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Jack Horner
dyslexic dinosaur paleontologist; Presidential Fellow, Chapman University; MacArthur Fellow; National Geographic Explorer; Jurassic Park & J World advisor
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Jack Horner Sep 17
Replying to @Au36446039Ethan
Start with archaeology! :)
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Jack Horner Sep 10
Replying to @DudesInterview
👍🏻
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Jack Horner Sep 10
When so much of California skies are orange with smoke, here in Orange, California the skies are pretty clear with visibility of our far off mountains. Photo taken with my Mavic Air 2 from directly above my house looking NE at our main Chapman University campus.
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Jack Horner Sep 7
Replying to @DavidQuammen
That’s pretty darn good David, I think I would have guessed you were a 5. I’m a 3, although not certain my “sky diving” counts as actual sky diving...
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Jack Horner Sep 2
Replying to @flamesonice
He looks like he is well on his way! :)
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Jack Horner Aug 31
Replying to @AnshThePaleoGuy
Good question but no, theropods are relatively easy to age because their long bone cortex tissues are thick enough to record a few annual lines, and those missing can be retro-calculated.
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Jack Horner Aug 29
Replying to @Kaijurassicart1
Lol
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Jack Horner Aug 29
I agree wholeheartedly!“Research at a PUI has "sparked joy" even for a person like myself lacking a lab, an office, and being part time. With our terrific Chapman students, together with former students and colleagues, research can be maintained at the highest of academic levels.
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Jack Horner Aug 21
Yes
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Jack Horner Aug 11
Replying to @Cfyz0994
jhorner@Chapman.edu
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Jack Horner Aug 9
Replying to @Au36446039Ethan
Montana just doesn’t yield the same vastness of outcrops of the same stratigraphic level. Montana has some of the right levels and they are very productive but not to accessable...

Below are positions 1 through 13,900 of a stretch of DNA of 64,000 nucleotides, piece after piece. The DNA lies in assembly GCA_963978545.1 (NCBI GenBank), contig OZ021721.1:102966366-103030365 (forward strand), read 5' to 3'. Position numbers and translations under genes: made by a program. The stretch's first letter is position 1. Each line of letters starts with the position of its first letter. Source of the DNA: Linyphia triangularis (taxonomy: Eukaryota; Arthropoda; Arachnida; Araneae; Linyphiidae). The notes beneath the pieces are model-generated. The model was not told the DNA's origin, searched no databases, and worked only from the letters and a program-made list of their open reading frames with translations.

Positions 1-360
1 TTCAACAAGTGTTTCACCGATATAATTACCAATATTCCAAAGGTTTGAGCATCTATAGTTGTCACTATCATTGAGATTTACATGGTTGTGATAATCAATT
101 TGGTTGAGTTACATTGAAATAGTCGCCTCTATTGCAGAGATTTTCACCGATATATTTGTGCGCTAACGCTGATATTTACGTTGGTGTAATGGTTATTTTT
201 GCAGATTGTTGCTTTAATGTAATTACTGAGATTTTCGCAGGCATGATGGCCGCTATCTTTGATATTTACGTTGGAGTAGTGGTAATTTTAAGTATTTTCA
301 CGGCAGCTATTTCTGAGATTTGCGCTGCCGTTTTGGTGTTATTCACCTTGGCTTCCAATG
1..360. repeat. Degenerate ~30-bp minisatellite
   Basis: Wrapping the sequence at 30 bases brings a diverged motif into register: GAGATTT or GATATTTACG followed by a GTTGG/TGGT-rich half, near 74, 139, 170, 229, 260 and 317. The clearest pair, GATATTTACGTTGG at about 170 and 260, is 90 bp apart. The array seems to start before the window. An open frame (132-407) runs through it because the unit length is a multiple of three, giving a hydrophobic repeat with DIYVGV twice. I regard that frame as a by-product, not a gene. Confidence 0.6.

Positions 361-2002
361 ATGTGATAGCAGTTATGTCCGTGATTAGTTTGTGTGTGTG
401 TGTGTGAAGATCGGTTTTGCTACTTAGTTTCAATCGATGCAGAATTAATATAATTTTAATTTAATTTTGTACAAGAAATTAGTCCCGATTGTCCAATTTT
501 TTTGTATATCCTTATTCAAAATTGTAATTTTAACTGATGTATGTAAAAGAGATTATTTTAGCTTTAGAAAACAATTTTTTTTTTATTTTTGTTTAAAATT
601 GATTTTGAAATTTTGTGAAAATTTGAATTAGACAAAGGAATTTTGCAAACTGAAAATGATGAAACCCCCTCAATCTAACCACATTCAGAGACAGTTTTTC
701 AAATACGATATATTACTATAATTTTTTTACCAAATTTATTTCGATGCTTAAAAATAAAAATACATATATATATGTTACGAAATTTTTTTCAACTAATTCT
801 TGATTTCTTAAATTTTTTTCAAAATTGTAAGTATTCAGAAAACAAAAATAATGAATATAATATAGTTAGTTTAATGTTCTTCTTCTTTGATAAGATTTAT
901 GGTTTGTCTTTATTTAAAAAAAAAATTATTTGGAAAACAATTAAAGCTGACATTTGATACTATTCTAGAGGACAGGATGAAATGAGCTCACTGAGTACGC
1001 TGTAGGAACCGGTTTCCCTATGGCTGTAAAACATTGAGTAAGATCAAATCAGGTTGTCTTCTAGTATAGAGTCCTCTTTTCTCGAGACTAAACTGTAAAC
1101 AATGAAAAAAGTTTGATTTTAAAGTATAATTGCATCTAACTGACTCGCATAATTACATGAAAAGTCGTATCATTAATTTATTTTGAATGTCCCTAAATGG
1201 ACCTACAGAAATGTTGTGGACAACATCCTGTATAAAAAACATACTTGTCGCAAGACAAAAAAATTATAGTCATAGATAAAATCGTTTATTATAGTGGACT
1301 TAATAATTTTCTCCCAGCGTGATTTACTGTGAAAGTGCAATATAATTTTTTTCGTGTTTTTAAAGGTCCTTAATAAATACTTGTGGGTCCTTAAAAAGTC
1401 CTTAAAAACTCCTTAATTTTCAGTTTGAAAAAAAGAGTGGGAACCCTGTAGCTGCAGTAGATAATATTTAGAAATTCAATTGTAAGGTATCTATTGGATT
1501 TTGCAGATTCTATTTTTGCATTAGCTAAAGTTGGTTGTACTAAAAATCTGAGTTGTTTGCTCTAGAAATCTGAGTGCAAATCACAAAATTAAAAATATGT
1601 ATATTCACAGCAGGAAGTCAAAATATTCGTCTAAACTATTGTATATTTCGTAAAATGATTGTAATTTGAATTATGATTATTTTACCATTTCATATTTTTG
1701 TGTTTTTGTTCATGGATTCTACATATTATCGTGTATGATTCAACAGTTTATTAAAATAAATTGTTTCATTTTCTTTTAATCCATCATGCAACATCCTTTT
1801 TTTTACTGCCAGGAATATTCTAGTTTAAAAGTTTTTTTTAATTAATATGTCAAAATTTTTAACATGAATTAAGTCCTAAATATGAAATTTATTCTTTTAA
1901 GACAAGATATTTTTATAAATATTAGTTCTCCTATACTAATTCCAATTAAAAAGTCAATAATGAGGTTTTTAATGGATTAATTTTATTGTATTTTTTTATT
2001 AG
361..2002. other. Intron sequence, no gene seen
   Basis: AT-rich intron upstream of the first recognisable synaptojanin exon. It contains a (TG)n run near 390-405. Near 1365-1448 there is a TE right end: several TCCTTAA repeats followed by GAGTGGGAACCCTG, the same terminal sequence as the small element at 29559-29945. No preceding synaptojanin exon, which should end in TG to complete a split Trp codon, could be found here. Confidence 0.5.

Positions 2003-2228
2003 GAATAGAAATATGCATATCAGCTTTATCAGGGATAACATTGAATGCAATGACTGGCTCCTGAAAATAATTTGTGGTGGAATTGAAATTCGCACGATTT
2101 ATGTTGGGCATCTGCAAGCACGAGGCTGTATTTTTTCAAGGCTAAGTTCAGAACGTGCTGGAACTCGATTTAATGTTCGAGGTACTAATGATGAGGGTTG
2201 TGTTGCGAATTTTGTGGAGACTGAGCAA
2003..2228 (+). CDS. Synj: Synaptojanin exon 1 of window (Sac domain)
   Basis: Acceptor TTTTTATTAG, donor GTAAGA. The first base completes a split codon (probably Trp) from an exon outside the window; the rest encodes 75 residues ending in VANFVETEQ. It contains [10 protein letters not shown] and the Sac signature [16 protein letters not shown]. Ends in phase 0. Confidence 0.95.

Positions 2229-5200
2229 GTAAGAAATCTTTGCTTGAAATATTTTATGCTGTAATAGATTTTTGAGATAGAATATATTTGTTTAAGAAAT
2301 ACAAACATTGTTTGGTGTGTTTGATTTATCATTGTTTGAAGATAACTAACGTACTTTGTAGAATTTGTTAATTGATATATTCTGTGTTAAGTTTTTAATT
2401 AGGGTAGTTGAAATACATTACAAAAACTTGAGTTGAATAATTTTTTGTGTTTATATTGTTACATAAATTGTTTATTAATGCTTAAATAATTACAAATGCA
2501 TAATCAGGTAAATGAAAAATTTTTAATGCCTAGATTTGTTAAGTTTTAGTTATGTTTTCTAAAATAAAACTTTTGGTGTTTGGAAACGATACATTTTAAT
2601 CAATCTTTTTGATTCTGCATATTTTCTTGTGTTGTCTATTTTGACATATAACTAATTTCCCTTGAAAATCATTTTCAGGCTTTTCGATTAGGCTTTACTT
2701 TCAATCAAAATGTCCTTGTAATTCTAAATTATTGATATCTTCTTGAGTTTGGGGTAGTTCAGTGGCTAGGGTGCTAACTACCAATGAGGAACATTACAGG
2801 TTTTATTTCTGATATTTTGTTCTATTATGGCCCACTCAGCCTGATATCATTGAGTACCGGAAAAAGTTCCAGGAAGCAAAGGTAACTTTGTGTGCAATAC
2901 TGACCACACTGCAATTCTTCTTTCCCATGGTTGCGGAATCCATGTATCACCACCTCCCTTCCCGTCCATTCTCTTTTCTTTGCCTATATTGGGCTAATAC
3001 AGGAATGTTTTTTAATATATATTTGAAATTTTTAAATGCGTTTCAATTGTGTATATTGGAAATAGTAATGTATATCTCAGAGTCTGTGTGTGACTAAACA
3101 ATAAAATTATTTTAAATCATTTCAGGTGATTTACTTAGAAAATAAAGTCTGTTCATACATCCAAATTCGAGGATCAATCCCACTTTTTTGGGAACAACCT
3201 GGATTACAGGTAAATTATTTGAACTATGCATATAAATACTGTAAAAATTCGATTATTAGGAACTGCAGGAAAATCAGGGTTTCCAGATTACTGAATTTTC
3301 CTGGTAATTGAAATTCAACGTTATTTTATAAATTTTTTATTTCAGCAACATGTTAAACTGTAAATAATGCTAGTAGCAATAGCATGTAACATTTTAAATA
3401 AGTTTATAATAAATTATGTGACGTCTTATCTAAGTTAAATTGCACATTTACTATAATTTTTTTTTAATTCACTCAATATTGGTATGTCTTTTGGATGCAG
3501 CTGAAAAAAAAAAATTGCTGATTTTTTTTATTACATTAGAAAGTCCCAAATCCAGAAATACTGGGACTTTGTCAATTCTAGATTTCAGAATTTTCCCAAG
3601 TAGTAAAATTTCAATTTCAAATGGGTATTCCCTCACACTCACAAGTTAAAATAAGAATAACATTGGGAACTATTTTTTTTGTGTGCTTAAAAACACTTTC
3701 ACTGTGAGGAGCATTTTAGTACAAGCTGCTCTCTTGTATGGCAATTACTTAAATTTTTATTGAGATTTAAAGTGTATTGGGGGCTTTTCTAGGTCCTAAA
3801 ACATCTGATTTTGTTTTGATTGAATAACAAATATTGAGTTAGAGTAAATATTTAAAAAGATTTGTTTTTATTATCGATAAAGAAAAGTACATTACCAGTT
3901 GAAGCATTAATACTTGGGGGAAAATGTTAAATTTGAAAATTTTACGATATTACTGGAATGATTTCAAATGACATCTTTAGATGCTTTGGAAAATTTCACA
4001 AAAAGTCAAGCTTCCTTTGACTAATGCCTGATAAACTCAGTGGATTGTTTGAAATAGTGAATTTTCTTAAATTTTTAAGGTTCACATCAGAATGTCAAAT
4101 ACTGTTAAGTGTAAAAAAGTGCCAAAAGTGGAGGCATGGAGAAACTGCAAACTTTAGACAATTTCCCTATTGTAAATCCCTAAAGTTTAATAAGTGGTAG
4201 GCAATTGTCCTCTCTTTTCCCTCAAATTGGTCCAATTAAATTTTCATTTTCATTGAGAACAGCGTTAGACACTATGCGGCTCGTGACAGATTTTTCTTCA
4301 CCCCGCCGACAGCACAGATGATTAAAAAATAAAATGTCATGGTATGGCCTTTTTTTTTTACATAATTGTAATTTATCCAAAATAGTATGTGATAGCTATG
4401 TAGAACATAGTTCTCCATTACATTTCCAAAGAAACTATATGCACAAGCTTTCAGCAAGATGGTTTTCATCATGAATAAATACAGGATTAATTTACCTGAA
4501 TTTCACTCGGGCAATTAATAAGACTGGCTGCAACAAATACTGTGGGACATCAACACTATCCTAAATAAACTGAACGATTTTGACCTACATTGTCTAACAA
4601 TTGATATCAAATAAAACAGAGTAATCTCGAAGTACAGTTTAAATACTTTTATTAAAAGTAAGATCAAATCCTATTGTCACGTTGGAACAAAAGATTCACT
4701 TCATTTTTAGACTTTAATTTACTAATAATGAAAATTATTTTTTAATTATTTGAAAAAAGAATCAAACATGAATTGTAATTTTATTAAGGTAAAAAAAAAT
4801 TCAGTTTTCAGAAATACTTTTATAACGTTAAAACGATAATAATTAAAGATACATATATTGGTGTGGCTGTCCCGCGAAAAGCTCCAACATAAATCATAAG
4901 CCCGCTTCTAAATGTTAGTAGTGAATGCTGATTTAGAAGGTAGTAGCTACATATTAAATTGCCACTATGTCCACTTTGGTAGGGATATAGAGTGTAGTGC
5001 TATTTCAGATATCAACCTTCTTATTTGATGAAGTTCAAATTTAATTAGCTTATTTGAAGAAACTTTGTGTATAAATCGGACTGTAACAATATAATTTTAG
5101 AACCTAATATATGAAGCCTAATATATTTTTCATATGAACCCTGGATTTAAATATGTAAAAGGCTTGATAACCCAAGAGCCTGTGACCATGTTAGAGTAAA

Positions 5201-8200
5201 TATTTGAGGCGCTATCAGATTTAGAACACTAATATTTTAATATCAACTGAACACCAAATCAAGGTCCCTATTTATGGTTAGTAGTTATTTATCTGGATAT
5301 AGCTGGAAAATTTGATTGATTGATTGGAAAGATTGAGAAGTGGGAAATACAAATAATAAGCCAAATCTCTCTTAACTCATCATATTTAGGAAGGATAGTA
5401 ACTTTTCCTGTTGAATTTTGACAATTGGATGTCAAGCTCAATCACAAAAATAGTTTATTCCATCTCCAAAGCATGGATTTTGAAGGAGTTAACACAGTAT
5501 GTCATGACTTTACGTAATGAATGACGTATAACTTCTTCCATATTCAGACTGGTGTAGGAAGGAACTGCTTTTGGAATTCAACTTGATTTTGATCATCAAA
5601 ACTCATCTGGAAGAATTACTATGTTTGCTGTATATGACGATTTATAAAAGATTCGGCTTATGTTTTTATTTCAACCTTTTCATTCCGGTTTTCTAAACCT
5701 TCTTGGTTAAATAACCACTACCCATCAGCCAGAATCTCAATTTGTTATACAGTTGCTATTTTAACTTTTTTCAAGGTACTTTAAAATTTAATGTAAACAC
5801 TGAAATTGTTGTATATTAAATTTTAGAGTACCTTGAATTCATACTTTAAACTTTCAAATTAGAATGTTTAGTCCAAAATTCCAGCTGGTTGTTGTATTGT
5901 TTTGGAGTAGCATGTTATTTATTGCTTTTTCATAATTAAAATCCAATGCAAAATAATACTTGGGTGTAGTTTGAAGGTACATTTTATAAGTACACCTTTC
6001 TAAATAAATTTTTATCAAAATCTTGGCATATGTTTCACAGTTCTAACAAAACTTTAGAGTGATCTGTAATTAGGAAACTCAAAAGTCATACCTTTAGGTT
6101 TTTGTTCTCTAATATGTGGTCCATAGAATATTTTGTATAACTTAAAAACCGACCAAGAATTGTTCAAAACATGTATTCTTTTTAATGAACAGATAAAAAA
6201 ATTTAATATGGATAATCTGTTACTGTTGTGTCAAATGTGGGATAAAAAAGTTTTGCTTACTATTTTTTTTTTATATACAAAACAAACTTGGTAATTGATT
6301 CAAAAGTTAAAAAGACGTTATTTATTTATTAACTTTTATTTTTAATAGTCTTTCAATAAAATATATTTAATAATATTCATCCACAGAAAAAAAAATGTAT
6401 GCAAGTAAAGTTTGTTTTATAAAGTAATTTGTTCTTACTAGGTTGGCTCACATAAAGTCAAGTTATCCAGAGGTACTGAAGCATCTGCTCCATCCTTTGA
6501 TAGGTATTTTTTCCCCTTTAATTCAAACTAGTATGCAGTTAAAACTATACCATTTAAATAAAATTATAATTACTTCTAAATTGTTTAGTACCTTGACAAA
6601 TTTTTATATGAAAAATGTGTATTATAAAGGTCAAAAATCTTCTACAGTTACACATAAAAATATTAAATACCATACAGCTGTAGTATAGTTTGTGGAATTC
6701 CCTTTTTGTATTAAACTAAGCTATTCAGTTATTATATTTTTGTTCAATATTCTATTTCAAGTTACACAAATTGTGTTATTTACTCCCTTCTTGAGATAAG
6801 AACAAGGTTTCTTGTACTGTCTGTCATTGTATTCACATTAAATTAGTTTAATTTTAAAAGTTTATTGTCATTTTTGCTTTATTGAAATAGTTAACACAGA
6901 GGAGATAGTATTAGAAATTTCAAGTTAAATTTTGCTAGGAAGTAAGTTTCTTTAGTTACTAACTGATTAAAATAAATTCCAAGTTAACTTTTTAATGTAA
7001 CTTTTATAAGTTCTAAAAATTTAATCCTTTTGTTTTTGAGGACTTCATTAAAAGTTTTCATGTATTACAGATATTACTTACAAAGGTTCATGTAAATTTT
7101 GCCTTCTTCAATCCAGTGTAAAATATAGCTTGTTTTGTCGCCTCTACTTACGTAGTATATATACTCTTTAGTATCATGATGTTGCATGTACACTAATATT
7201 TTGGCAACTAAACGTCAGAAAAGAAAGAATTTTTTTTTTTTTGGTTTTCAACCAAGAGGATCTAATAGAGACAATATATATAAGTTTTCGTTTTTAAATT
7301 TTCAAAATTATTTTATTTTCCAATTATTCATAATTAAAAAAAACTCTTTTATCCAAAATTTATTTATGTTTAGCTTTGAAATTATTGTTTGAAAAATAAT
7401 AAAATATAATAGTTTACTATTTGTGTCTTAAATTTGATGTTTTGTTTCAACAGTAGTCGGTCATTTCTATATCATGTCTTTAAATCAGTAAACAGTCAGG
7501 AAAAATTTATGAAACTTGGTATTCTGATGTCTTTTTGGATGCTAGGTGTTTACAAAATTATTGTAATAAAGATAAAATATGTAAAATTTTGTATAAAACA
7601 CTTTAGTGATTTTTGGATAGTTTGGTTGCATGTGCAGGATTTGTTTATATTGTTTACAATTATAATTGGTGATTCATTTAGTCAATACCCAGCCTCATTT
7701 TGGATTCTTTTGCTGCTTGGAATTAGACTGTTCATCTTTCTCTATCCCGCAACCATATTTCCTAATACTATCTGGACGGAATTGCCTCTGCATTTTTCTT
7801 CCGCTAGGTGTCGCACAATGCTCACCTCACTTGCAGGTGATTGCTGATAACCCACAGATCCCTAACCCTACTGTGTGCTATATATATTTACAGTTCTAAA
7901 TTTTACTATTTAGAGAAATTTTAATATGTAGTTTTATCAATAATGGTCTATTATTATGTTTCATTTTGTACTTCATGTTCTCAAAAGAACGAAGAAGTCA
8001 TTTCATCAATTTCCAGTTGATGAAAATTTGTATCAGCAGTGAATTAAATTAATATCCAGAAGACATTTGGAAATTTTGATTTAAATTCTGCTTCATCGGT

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Jack Horner Aug 8
It seems a lot of us are publishing a higher than normal number of research articles this year. Is it too corny to call it a pandemic of papers?
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Jack Horner Aug 6
Replying to @Blackrose_uk
Mimicking is often used to either deter predators or attract potential prey. Certainly possible some dinosaurs used similar strategies.
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Jack Horner retweeted
Fumiko Hoeft Aug 4
Excited to have a conversation with Jack Horner a fabulous paleontologist known by most for being the scientific director of and ; the two most creative, smart and fun people I know.
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Jack Horner Aug 2
That’s an interesting paper with an interesting hypothesis based on chemistry, but does not falsify the hypothesis that is based on a skeleton of Tenontosaurus found with nearly a dozen Deinonychus teeth. One does not supersede the other.
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Jack Horner Aug 2
I’m curious what the “evidence” is to suggest a lack of parental care in any animal that cannot be directly observed.
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Jack Horner Aug 2
I think there is more the sufficient evidence for “pack hunting” in this one paper: Maxwell, W. D.; Ostrom, J.H. (1995). "Taphonomy and paleobiological implications of Tenontosaurus–Deinonychus associations". Journal of Vertebrate Paleontology. 15 (4): 707–712.
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Jack Horner Aug 1
Have you ever examined the hand claws of a Saurornitholestes or Deinonychus? They are laterally compressed, blade-shaped and recurved like a cat’s claws, certainly climbing capable. I have no doubt they could grab something, but I’m also convinced they could scale their prey.
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Jack Horner Jul 31
These small raptorial dinosaurs with recurved claws and bladed, serrated teeth, defy the notion that a dinosaur apex predator needs to have been large. Just imagine, just one of these clinging to your back, slashing and feeding on you while you thrashed helplessly.
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Jack Horner Jul 26
Making some progress, slowly but surely!
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